Bredfield, a “broad clearing” in old English, has evidence of Romano-British and Saxon settlement. The village grew around crossroads where roads from outlying communities to Woodbridge converged, and crossed an ancient track from the river Deben at Melton towards the Roman road at Debach Post.
With several separate medieval manors each claiming a part of the land, Bredfield never owed allegiance to any one great landlord. The existence of many small tenant farmers with land scattered throughout the parish has influenced its development through to the present day. In the late 18th century the lack of a strong landlord permitted the building of small dwellings on the “Lord's Waste”, the uncultivable field verges around the Green and the Pump, and elsewhere in the village, which technically belonged to the Lord of the Manor. Squatters who could build and occupy a cottage without being stopped by the authorities, could then get the support of the principal inhabitants to plead at the next Manor Court for permission to stay. As anyone evicted from such illegal dwellings would become a charge on the parish rates, most were allowed to remain. About 25 such cottages were built. This fact has influenced the parish's character and development.
In the Post Office Directory of 1865, Bredfield was described as :-
BREDFIELD is a parish, in Wilford hundred and rural deanery, Woodbridge union and county court district, archdeaconry of Suffolk, and diocese of Norwich, East Suffolk, 2 miles north from Woodbridge. The church of St. Andrew is a handsome old stone building, with nave, chancel, north porch, and a lofty embattled flint tower, containing 4 bells. The register dates from 1720. The living is a vicarage, annual value £250 with residence, and 27 acres of glebe, in the gift of the Lord Chancellor, and held by the Rev. John Dutton, M.A. Here is a National school for boys and girls, and a Sunday school is held in the same building. Here is also a small Independent chapel. M. H. B. Bramwhite, Esq., of Wareham, Norfolk (who is lord of the manor), and Francis Seabrooke and John Wood, Esqrs., are the chief landowners. The population in 1801 was 454; and the area is 1,007 acres, most part arable.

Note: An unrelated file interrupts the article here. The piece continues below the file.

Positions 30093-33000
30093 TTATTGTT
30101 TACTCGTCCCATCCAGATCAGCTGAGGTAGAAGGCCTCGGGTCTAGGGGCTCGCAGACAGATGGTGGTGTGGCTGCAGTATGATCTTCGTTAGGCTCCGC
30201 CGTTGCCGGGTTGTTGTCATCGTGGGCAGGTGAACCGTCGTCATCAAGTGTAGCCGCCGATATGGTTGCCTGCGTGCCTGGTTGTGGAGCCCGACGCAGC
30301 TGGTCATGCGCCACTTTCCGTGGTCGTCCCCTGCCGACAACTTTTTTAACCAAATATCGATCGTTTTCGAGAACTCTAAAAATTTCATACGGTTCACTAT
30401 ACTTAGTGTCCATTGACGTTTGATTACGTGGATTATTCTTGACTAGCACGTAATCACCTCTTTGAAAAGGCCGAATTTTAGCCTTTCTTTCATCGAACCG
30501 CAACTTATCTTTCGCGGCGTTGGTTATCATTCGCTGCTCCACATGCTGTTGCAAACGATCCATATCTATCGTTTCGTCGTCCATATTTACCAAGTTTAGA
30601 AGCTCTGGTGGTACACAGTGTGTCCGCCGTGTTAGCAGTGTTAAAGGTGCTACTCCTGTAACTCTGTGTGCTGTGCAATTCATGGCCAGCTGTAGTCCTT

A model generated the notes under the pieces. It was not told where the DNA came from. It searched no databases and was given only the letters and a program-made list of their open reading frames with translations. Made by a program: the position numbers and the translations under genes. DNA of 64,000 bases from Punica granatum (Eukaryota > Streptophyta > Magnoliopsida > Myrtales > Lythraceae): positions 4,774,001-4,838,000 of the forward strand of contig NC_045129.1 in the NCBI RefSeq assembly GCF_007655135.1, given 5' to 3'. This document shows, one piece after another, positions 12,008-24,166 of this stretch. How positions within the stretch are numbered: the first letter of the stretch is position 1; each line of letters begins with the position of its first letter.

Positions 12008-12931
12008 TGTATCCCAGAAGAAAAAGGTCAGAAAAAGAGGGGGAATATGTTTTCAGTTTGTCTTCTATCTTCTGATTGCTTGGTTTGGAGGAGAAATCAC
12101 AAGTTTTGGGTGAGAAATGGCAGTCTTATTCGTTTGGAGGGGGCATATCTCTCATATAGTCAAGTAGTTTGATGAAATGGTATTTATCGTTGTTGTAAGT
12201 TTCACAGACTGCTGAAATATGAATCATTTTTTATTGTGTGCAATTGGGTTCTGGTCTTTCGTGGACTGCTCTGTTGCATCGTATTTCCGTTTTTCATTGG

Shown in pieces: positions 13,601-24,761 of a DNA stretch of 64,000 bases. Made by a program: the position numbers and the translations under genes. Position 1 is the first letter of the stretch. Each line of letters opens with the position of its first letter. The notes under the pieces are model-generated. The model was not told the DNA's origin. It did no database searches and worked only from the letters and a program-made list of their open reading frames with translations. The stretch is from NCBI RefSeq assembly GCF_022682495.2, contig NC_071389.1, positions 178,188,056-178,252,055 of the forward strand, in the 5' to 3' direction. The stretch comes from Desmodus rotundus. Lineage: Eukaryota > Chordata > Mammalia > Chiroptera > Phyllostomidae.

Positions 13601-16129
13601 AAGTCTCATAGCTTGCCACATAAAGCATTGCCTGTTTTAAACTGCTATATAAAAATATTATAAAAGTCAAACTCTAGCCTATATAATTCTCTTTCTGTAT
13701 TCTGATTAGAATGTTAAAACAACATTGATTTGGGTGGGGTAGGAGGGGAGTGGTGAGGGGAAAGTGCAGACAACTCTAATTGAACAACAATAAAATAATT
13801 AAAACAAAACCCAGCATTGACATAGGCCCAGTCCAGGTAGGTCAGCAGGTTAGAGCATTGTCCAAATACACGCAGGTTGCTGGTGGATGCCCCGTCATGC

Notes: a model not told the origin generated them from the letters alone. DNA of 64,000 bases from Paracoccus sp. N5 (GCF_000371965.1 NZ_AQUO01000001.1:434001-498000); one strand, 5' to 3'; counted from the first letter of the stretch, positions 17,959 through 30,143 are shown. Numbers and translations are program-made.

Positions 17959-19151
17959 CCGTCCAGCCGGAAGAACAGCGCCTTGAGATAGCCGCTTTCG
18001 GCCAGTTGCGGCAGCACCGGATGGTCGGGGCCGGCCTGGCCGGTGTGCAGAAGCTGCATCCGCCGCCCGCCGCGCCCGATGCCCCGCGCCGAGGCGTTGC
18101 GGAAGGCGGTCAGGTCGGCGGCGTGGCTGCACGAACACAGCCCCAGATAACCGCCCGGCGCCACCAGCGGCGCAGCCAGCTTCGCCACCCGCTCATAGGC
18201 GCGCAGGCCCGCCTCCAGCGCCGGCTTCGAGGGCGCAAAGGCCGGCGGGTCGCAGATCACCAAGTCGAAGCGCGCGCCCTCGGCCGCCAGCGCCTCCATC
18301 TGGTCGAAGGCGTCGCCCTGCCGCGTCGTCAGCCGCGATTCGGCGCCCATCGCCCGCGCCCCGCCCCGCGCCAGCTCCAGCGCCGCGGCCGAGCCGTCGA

Bredfield has had a number of famous residents over the centuries but perhaps Bredfield's most famous son is the poet Edward Fitzgerald(1809-1883), who translated ‘The Rubaiyat of Omar Khayyam' Although more usually associated with neighbouring Boulge, where he is buried, he was born and spent his childhood years here. His great friend was the Rector of Bredfield, George Crabbe, the son of another famous poet. Crabbe's memorial is set in the sanctuary wall of St Andrew's Church.
Eric Sandon was a professional architect who worked for forty years in Suffolk and developed a deep love of the county. He was a Fellow of the Royal Society of Arts. He lived in Lords Waste in Caters Road and was the author of the book: Suffolk Houses: a study of domestic architecture illustrated by local artist John Weston.
More recently, George Burley, Scotland & Ipswich football manager lived here. During an eight-year reign (1994-2002) he took Ipswich to three play-offs semi finals before finally winning promotion to the Premier League on the fourth attempt The following season he guided the club to fifth place and qualification for the UEFA Cup which earned him the 2000-01 Managerof the Year award.
There is a forge in Bredfield where originally a blacksmith worked mending farm machinery and shoeing horses. Nowadays the company makes ornamental metalwork such as gates, which have been sent to twenty one countries They have made all the gates for the Queen's estate at Sandringham, and made a foot scraper as a wedding present for Prince Charles and Lady Diana. To celebrate the coronation of Queen Elizabeth the Second, the forge made an ornamental signpost round the pump, which is in the middle of a fork in the road at the southern settlement of Bredfield.